Mark Whiston, chief executive of Janus, appears to be under growing pressure to step down as the beleaguered fund company nears a settlement with regulators over the market timing scandal.
Janus was one of the first companies named by Eliot Spitzer, the New York state attorney general, last September when he announced his investigation into the improper trading of fund shares.
The company has avoided being charged by offering to settle the accusations, which center on it having struck deals to allow some short- term traders to market time its funds in exchange for gaining assets. A settlement is expected within two weeks.
Ken Lane, a spokesman for the Colorado attorney general, said his office was "actively involved in talks with Janus. We were preparing to file charges against them last December, and they came to us and offered to settle, and we have been in discussions since."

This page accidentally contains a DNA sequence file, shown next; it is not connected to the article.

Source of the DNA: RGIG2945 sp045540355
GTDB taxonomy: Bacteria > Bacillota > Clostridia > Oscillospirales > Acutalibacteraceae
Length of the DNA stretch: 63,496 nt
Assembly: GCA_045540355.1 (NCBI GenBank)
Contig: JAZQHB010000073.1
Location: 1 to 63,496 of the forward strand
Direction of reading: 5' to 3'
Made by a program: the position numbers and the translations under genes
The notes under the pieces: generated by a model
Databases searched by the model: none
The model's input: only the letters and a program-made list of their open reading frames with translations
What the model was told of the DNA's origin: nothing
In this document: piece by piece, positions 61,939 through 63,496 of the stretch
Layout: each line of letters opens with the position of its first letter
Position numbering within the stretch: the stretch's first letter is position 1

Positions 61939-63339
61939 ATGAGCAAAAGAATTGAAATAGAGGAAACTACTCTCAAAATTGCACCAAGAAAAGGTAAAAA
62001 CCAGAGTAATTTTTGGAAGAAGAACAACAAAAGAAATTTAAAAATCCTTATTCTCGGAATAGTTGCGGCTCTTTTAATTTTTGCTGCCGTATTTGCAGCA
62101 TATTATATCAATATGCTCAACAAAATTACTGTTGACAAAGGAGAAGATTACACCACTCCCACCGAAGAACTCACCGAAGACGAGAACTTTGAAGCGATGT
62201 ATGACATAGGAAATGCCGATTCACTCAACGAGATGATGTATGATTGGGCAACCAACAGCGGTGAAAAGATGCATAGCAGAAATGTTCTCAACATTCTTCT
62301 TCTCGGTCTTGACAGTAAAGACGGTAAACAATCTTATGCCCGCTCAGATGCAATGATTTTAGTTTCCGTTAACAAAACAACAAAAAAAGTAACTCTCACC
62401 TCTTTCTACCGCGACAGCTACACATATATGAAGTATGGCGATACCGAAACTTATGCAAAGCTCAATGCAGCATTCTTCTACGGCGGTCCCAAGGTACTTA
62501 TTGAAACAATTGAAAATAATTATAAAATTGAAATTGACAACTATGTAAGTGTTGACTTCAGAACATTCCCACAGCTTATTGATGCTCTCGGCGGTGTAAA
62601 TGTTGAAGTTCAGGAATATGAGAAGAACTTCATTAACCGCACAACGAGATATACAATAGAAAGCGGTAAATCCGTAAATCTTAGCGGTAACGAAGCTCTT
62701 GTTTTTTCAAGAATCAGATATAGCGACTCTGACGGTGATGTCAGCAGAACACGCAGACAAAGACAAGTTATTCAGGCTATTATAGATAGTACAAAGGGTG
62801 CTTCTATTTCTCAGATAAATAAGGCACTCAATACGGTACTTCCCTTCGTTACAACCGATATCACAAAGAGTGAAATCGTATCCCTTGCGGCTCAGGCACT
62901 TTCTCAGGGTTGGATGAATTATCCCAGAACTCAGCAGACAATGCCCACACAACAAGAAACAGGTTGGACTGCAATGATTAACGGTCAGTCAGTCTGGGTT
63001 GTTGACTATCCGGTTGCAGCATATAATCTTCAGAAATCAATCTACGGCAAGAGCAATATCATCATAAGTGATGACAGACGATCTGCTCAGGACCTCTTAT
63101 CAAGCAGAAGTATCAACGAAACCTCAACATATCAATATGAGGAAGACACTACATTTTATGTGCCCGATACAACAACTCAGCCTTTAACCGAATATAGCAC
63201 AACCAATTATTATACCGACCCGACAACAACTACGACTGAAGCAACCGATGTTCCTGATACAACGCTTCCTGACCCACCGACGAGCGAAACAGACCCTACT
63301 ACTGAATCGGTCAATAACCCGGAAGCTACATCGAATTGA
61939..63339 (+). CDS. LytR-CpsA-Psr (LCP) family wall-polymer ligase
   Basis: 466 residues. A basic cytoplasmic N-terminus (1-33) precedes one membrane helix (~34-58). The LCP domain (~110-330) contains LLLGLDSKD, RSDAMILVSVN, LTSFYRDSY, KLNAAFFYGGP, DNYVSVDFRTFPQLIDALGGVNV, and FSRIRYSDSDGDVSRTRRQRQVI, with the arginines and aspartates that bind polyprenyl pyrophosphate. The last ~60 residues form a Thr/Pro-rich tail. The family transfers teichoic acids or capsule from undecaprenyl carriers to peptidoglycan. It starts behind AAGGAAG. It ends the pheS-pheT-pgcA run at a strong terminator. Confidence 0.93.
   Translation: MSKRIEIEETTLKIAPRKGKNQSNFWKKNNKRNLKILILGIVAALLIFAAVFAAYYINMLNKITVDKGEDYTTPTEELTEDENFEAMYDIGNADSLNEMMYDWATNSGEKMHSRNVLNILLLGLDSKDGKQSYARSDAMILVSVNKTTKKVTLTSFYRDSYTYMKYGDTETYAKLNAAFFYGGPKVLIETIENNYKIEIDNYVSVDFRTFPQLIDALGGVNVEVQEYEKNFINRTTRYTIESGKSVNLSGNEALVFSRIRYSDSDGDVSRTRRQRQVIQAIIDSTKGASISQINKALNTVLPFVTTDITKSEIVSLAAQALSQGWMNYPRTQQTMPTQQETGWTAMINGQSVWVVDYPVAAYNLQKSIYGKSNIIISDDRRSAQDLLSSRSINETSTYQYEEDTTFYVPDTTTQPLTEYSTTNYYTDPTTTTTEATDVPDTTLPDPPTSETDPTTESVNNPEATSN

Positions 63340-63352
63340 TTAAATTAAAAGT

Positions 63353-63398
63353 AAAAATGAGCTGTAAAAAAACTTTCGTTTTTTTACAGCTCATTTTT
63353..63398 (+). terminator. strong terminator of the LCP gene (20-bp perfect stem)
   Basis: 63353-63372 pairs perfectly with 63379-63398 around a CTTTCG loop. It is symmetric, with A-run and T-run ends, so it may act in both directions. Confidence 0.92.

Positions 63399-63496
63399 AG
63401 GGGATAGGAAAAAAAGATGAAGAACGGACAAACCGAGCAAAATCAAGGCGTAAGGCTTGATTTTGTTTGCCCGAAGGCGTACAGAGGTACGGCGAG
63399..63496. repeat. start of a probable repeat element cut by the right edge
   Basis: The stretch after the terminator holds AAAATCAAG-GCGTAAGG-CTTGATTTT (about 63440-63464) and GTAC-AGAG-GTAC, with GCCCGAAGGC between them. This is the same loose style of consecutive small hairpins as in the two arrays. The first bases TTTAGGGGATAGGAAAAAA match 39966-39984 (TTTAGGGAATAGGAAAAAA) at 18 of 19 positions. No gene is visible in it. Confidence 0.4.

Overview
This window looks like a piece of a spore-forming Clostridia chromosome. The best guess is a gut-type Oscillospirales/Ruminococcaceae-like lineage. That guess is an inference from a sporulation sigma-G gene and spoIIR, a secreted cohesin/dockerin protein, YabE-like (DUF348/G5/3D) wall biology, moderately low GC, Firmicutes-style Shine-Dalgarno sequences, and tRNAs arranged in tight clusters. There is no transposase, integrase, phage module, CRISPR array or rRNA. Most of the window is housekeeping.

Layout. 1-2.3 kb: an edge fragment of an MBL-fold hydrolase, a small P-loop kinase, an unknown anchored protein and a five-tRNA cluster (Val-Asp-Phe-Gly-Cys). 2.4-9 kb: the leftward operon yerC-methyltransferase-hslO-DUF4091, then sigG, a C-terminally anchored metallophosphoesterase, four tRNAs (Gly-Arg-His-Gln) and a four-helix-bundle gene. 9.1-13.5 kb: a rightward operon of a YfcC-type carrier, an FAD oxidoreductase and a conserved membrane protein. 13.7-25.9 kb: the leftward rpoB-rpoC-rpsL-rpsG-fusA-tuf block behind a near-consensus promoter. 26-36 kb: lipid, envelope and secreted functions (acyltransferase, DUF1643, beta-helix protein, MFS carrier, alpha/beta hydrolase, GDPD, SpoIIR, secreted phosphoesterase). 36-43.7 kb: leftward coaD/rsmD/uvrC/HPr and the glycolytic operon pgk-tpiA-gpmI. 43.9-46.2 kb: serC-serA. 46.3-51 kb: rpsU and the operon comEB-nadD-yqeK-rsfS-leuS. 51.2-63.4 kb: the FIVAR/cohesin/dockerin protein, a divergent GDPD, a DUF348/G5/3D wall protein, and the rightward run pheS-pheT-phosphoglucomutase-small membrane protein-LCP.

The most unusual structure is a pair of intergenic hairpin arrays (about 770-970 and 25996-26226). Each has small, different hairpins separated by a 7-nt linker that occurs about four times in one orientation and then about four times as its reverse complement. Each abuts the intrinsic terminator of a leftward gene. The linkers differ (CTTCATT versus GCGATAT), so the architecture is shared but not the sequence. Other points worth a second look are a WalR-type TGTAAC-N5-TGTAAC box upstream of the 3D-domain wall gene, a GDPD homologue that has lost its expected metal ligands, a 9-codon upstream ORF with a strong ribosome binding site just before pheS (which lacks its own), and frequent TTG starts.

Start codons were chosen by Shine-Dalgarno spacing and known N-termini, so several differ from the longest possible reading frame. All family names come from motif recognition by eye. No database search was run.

Janus is also in discussions with the SEC and Mr. Spitzer's office. Regulators have stressed they will not demand the resignation of employees as a condition of settlement.
However, it is believed they have told Janus that they are concerned about the level of knowledge and involvement of top management in market timing at the company.
Geoff Bobroff, a fund consultant, said: "The issue we're facing is that regulators are wanting to show their toughness. At MFS, the top guys are gone. At Putnam, the top guys are gone. At Bank of America/Fleet, the top fund guys are gone."
Those companies have already settled with regulators, although Putnam is still disputing the amount it should pay.
Janus shares have dived almost 75 per cent from their high in 2000. The company was already suffering from outflows of money and a falling share price before the fund scandal broke, as its heavily growth-oriented funds fell from favor in the market downturn.
The group, which has about $150 billion in assets, has had monthly outflows for almost four years now, which accelerated after the news of its involvement in market timing.
Mr. Whiston took over as chief executive early last year.